The northern part of the Lake is a narrow piece of water sitting between the mountains of the Baldo range, the highest peaks of which are over 2000 m.a.s.l. The southern part of the Lake, to the north of the Pianura Padana, is much wider and surrounded by gently rolling hills.
The Lake is of typical Glacial formation 5-6 million years ago the Lake was formed by glacial erosion of a pre-existing depression caused by Alpine rivers. The Lake therefore looks like a huge valley.
Administration wise, the Lake is governed by the Trento province in the North, Verona to the East and Brescia to the West. The Lake is positioned parallel to the Adige Valley and is divided from it by the Monte Baldo range. The lake is 52km and is 16km at its widest point. It is 65m above sea level and is 365m deep at its deepest point.
The main river coming into the Lake is the Sarca: in total there are 25 rivers leading into the Lake amongst which the Aril (Cassone) at 175m long holds the record for being the World’s shortest river. The only river coming out of the Lake is the Mincio at Peschiera.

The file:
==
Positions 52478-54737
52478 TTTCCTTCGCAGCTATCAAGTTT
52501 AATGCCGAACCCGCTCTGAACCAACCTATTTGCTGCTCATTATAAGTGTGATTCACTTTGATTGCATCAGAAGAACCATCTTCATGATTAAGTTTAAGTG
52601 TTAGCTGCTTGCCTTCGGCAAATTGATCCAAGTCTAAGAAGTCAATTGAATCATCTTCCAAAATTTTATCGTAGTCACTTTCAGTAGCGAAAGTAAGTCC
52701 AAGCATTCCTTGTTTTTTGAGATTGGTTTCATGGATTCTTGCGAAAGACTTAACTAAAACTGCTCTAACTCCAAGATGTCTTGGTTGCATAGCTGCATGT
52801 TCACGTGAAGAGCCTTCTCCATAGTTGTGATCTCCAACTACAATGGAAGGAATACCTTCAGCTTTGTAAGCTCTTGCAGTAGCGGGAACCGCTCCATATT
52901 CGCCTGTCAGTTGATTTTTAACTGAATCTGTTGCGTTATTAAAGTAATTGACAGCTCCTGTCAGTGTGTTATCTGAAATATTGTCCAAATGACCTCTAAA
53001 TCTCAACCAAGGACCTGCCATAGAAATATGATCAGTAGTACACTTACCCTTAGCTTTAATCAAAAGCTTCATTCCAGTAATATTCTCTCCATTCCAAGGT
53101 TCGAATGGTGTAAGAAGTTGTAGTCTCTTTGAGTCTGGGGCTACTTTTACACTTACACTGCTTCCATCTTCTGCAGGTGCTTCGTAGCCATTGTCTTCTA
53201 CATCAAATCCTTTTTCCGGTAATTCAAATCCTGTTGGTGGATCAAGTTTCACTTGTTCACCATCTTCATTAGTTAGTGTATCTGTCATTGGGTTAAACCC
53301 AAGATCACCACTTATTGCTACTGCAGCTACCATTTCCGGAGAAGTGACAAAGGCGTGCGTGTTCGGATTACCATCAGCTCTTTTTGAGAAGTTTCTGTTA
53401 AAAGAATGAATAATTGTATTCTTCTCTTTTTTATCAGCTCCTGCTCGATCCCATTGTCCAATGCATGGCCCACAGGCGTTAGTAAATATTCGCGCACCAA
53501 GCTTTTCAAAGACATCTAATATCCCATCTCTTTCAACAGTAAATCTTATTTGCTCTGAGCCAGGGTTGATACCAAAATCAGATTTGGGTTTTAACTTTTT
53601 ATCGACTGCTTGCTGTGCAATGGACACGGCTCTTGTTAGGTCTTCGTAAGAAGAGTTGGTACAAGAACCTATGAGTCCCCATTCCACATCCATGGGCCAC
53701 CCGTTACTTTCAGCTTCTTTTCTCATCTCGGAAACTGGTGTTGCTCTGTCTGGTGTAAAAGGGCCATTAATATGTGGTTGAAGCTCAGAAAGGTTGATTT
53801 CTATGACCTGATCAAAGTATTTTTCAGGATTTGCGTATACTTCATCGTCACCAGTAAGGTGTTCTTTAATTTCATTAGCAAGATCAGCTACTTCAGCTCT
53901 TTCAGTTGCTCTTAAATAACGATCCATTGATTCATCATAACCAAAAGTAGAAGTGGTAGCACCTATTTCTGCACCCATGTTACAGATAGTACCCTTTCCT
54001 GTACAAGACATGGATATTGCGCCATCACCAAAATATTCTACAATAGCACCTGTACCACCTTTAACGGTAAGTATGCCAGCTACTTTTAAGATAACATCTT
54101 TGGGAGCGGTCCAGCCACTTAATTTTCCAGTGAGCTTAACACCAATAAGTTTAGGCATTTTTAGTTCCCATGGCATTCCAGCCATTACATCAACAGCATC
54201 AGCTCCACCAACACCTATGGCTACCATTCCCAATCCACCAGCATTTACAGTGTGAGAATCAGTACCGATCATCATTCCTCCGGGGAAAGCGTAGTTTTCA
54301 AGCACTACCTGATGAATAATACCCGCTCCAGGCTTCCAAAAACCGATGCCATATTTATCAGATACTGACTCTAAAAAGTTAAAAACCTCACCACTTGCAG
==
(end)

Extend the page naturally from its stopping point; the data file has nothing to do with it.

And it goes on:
There are 5 small islands in the Lake: dell’Olivo (Olive Island), di Sogno (Isle of Dreams), del Trimelone (Timelone Island), di Garda (Garda Island) and San Biagio (st. Bagio’s Island). The first three are in the Veneto province between Malcesine and Assenza and the other two are in Lombardia near San Felice Del Benaco.
The vast basin effect of the Lake makes the climate more temperate: less likely to be frosty in the winter and less humid and oppressively hot in the summer. The many winds that blow over the Lake mean that the micro climates and weather conditions change from one place to another.
The Lake, especially in the Northern part, is an ideal place to practice many water sports such as sailing, windsurfing and kitesurfing: this is especially due to the presence and regularity of the winds that blow there.
At every moment of the day, the Lake offers different, breathtaking views, colours, lights and scents.
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